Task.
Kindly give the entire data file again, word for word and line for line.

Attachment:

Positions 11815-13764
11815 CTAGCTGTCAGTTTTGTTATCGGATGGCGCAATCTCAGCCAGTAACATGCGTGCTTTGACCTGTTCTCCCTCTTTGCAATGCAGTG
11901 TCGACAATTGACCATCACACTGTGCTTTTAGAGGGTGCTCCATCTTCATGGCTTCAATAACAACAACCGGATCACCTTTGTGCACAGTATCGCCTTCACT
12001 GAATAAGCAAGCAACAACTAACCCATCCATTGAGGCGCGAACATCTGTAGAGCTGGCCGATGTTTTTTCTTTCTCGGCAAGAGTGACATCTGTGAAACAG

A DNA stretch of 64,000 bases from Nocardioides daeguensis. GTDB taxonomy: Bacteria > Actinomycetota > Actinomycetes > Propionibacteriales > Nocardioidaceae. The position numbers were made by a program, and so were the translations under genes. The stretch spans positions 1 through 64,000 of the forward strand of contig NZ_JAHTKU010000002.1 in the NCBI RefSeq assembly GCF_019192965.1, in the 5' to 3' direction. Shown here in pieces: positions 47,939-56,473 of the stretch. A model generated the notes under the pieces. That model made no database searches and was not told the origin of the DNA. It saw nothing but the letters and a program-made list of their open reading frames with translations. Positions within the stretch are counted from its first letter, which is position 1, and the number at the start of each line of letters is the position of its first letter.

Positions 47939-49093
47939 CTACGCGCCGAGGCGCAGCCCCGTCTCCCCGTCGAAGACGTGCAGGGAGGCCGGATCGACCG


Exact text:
Positions 11815-13764
11815 CTAGCTGTCAGTTTTGTTATCGGATGGCGCAATCTCAGCCAGTAACATGCGTGCTTTGACCTGTTCTCCCTCTTTGCAATGCAGTG
11901 TCGACAATTGACCATCACACTGTGCTTTTAGAGGGTGCTCCATCTTCATGGCTTCAATAACAACAACCGGATCACCTTTGTGCACAGTATCGCCTTCACT
12001 GAATAAGCAAGCAACAACTAACCCATCCATTGAGGCGCGAACATCTGTAGAGCTGGCCGATGTTTTTTCTTTCTCGGCAAGAGTGACATCTGTGAAACAG

A DNA stretch of 64,000 bases from Nocardioides daeguensis. GTDB taxonomy: Bacteria > Actinomycetota > Actinomycetes > Propionibacteriales > Nocardioidaceae. The position numbers were made by a program, and so were the translations under genes. The stretch spans positions 1 through 64,000 of the forward strand of contig NZ_JAHTKU010000002.1 in the NCBI RefSeq assembly GCF_019192965.1, in the 5' to 3' direction. Shown here in pieces: positions 47,939-56,473 of the stretch. A model generated the notes under the pieces. That model made no database searches and was not told the origin of the DNA. It saw nothing but the letters and a program-made list of their open reading frames with translations. Positions within the stretch are counted from its first letter, which is position 1, and the number at the start of each line of letters is the position of its first letter.

Positions 47939-49093
47939 CTACGCGCCGAGGCGCAGCCCCGTCTCCCCGTCGAAGACGTGCAGGGAGGCCGGATCGACCG